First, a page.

In the 550 days since the full-scale war engulfed our land, the network of seminary-based refugee hubs has been a lifeline to those who have lost their homes and their way of life. These hubs have shown their unwavering commitment to Christian hospitality by:

  • 484 volunteers have selflessly sacrificed their time and energy to provide critical support and assistance to refugees and other people affected by war and displacement despite their many challenges; they have faced many challenges but have persevered.
  • 1,513 internally displaced people have found new hope and life in their Communities of Hope by accepting Jesus as their Savior and joining local churches through baptism, thanks to the ministry of the seminary-based refugee hubs.
  • 2,149 theology students continue their theological education in 10 seminaries in Ukraine and Moldova, finding the value of theological education during the war to be even more sharpened by joining theological studies with practical service to internally displaced people and needy people who suffer the ongoing war.
  • 2,270 people with disabilities, including evacuees, civilians, military who lost their limbs, and people with concussions, have received essential support and care from the seminary-based refugee hubs during this challenging time.
  • 5,004 tons of food and other essential items have been delivered.
  • 8,653 refugees received long-term shelter on seminary campuses, where they were provided with food, clothing, and other essential supplies, as well as assistance with healthcare, legal aid, and resettlement.
  • 11,444 people were evacuated from dangerous areas despite the challenges of ongoing shelling, lack of safe routes, and damage to infrastructure.
  • 42,340 civilians and military personnel have requested psychological, emotional, and spiritual support to cope with the effects of trauma.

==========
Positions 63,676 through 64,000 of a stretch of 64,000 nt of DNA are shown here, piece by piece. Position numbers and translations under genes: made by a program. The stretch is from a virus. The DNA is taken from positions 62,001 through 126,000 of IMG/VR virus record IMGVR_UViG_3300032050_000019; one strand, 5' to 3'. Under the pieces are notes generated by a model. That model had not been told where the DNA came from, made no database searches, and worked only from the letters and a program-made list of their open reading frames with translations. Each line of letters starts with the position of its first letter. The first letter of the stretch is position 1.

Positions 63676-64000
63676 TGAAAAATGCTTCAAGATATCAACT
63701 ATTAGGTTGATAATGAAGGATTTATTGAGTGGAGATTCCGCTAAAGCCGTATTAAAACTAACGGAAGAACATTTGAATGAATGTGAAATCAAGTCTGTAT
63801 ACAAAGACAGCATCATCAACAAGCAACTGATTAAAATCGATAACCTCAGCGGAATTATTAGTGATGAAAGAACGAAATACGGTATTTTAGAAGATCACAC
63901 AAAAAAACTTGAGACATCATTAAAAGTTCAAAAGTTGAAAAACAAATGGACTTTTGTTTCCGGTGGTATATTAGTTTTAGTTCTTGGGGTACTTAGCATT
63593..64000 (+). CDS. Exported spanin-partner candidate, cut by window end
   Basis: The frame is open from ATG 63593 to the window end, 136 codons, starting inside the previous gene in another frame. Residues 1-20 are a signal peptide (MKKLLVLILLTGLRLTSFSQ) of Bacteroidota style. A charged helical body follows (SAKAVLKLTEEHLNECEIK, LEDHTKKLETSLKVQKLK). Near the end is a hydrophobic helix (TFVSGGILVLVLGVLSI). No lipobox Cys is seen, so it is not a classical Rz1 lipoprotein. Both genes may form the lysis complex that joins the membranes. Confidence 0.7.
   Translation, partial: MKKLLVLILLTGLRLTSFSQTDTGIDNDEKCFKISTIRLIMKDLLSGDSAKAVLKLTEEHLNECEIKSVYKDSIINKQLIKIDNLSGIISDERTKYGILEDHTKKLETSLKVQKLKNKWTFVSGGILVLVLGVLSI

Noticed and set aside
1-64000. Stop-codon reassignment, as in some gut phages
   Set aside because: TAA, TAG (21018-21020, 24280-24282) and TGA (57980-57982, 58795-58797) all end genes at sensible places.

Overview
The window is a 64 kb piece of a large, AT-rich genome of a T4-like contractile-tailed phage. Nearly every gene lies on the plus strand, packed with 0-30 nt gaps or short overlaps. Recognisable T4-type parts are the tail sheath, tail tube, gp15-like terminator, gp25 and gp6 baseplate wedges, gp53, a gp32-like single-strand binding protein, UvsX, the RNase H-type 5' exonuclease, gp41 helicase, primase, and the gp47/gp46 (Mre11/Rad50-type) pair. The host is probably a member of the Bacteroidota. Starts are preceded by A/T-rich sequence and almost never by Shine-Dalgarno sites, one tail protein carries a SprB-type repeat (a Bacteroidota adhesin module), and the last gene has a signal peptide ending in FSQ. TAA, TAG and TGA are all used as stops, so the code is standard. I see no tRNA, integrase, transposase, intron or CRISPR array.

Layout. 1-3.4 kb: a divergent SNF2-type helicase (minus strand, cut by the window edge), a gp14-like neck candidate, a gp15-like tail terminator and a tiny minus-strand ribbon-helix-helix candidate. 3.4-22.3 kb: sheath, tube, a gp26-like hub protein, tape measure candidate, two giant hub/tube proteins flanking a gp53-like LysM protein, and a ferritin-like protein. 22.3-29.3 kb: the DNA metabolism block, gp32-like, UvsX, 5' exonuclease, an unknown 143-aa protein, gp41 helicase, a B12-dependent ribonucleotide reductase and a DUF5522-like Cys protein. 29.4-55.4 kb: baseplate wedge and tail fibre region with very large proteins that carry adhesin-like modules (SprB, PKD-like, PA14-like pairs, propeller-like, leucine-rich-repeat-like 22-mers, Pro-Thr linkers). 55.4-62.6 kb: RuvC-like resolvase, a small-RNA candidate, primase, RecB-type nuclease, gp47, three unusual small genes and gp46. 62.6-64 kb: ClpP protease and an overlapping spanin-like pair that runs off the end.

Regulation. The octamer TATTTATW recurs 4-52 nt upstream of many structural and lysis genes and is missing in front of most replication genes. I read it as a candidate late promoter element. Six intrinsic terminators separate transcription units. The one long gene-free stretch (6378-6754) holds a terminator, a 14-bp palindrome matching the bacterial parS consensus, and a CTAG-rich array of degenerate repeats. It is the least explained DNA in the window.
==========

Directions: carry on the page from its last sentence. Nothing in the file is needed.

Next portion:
• 43,838 refugees received short-term shelter as they transitioned through the seminary campuses from the war zones to safer locations in Ukraine or abroad.
  • 411,078 Bibles and New Testaments have been distributed to people directly impacted by the war.
  • 501,348 needy people, particularly among vulnerable populations such as children, women living alone, widows, and the elderly, have received food supplies in formerly occupied territories, liberated territories, and near the war zone and front lines.

But it's more than just numbers: it embodies Christian hospitality. It's about living out the words of Jesus, who said, "I was hungry, and you gave me food; I was thirsty, and you gave me drink; I was a stranger, and you welcomed me." (Matthew 25:35) This is the heart of the Kingdom of God, “not yet, but already yes.”

In a world torn by strife, theological seminaries have a divine duty to bridge the gap between theological principles and the immediate need for humanitarian relief during the ongoing full-scale Russian war in Ukraine.

Christian hospitality is isn't just a virtue; it's a mandate from God. In these challenging times, let us rise to the occasion and demonstrate our love for neighbors in need, integrating theological knowledge with selfless service. The Kingdom of God is at hand, and through your support, we can bring it closer to reality.

Let us not forget that our mission of hospitality transcends borders and encompasses all those in need. We pray and do our best through theological education, psychological assistance, and humanitarian service to ensure that the light of the Kingdom of God shines in every corner of our country and society.

The call to support these hubs is not just about philanthropy; it's a call to live the Gospel message. When we extend Kingdom hospitality, we echo the words of Leviticus 19:34: "The foreigner residing among you must be treated as your native-born. Love them as yourself, for you were foreigners in Egypt."

Taras N. Dyatlik (OC-UWM, SL), on behalf of the Ukraine Coordination Group, which includes

Roman Soloviy (Langham, EEIT), Olga Marchak (OC-UWM, EEIT), Ivan Rusyn (UETS), Oleksandr Geychenko (OTS), Valentin Siniy (TCI), Kseniia Trofymchuk (EEIT), Kateryna Shutko (EEIT).

Follow this link and you can sow seeds of hope and love in war-torn communities where our seminaries serve. Together, we can extend God's Kingdom in the broken lives of hundreds of thousands and even millions of internally displaced people and refugees through your generous support.